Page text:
Thursday, 22 September 2011


the headline is a little unfair to the following link;

BlackRock Buys Junk Debt at Spreads Exceeding Bearish Scenarios

but there are several things that I dislike about it, as I commented on twitter;

1) the first is a general point. VALUATIONS ARE NOT AN INVESTMENT THESIS. Especially when you are comparing a risky number to a historical realization for a long term instrument. Yes it is appropriate to look at historical default rates, but to compare them to a risky market number is not. It is naive to ignore liquidity risk, risk of recovery, a market price to those risks AND then to forget about how short a sample of history one is looking at.

2) it is very consensual to believe that commodity producers and China are more stable. That the represent the future, and that Asia is insulated from the economic cycle. Although it is en-vogue to laugh at decoupling, there are more than enough people that treat it as a resting principle. The sectors that they proceed to say they are targeting demonstrate this;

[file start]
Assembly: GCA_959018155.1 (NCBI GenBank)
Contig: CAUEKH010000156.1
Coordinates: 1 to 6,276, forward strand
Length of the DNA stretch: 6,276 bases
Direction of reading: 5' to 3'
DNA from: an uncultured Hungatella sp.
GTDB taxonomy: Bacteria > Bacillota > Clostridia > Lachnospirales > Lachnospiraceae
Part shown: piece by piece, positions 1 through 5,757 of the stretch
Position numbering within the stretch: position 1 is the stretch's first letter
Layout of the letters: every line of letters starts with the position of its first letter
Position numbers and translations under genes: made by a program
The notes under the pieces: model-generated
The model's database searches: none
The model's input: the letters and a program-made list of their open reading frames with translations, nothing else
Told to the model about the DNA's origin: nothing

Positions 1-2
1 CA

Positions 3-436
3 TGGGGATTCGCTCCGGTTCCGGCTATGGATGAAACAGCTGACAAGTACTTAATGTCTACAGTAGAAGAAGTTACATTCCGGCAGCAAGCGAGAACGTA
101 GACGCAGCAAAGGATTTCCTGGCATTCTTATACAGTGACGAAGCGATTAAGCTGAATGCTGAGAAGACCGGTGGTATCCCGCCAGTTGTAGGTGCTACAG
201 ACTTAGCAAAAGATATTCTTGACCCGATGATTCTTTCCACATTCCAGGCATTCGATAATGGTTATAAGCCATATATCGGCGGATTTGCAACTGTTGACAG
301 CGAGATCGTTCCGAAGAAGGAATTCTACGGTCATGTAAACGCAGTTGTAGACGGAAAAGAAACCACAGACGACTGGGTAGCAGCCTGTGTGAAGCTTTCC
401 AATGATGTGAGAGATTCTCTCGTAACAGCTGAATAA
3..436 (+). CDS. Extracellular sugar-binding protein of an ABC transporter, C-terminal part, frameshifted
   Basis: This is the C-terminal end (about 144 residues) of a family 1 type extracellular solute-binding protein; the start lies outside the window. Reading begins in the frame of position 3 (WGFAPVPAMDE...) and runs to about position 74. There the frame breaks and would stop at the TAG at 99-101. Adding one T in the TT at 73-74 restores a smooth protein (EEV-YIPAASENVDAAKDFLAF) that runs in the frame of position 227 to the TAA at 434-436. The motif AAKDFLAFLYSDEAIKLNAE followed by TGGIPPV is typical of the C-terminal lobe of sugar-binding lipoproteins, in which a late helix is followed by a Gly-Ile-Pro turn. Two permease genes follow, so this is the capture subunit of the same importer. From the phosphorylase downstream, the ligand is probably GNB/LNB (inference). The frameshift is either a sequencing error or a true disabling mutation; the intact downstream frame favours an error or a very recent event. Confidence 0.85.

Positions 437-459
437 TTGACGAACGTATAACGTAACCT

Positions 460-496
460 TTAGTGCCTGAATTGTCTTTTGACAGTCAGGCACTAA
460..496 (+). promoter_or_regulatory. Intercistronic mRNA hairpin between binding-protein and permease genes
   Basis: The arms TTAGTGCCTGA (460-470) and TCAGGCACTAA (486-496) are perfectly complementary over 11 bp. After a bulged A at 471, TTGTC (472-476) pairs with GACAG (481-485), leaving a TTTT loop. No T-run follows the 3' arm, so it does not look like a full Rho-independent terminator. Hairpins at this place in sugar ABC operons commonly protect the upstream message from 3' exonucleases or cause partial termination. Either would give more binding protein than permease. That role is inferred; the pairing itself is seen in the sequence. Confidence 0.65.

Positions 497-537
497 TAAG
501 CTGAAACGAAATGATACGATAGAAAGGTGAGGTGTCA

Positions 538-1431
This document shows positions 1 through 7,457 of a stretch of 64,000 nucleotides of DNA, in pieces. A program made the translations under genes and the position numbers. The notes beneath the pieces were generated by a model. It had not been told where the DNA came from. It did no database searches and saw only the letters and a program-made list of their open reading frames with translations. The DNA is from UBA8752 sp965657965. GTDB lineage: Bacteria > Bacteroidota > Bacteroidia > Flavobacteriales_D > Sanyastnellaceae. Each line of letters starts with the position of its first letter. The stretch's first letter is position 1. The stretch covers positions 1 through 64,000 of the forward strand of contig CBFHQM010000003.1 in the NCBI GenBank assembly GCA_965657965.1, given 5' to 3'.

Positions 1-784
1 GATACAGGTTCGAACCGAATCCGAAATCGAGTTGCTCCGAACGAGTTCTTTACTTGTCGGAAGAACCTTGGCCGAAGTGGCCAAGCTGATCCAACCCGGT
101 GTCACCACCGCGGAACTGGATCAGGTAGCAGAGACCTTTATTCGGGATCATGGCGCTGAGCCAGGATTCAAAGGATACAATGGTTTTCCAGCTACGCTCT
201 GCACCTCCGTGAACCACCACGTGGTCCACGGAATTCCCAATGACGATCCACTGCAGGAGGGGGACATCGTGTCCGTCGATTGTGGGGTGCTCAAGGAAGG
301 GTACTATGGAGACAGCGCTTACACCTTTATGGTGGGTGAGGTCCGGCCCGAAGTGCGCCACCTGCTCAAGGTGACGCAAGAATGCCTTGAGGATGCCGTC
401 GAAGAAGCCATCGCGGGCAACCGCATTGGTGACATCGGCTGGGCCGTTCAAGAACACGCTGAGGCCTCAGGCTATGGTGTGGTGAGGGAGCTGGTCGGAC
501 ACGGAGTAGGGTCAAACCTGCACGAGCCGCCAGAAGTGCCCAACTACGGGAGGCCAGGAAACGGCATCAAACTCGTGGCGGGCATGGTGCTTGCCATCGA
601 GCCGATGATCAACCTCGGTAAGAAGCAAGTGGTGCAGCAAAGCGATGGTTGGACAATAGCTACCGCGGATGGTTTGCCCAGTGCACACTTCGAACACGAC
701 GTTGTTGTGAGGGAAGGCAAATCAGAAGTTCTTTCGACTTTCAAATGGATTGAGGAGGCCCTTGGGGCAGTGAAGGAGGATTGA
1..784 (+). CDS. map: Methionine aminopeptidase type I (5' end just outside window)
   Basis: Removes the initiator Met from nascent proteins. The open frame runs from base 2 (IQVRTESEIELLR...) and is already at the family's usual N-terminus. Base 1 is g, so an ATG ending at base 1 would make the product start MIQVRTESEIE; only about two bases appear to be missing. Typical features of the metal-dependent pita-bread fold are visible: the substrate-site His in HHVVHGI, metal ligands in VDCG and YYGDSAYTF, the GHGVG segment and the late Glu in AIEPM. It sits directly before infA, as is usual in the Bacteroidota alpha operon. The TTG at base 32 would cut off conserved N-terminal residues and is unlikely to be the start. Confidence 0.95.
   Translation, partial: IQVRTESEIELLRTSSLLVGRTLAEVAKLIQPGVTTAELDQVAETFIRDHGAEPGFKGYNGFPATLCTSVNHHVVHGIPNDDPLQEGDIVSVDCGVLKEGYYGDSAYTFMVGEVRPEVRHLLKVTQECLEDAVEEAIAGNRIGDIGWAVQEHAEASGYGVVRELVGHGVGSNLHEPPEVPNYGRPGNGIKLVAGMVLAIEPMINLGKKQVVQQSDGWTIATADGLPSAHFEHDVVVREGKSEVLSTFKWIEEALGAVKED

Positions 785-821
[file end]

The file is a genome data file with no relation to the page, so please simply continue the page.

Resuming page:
"[the] firm is targeting bonds of speculative-grade companies involved in energy, mining, oil, natural gas, cable and wireless operations"


"You want companies that have more stable and visible cash flow streams, so their earnings quality is a lot higher and more stable to withstand economic downturns"

now these two statements are very much at odds with one another in my mind.

Mining, Oil, Nat Gas, these are all dependent on the industrial cycle. Sure you can see a mine, and see that there has been good historical demand, and that China had a massive fiscal stimulus, but to extrapolate that into the future isn't clear cut.

"a bubble is any kind of debt-fueled asset inflation where the cash flow generated by the asset itself—a rental property, office building, condo—does not cover the debt incurred to buy the asset."

I believe that he is talking about Chinese property in this quote from his interview with Bloomberg Business Week, but surely that applies to mines, oil and nat gas investments?

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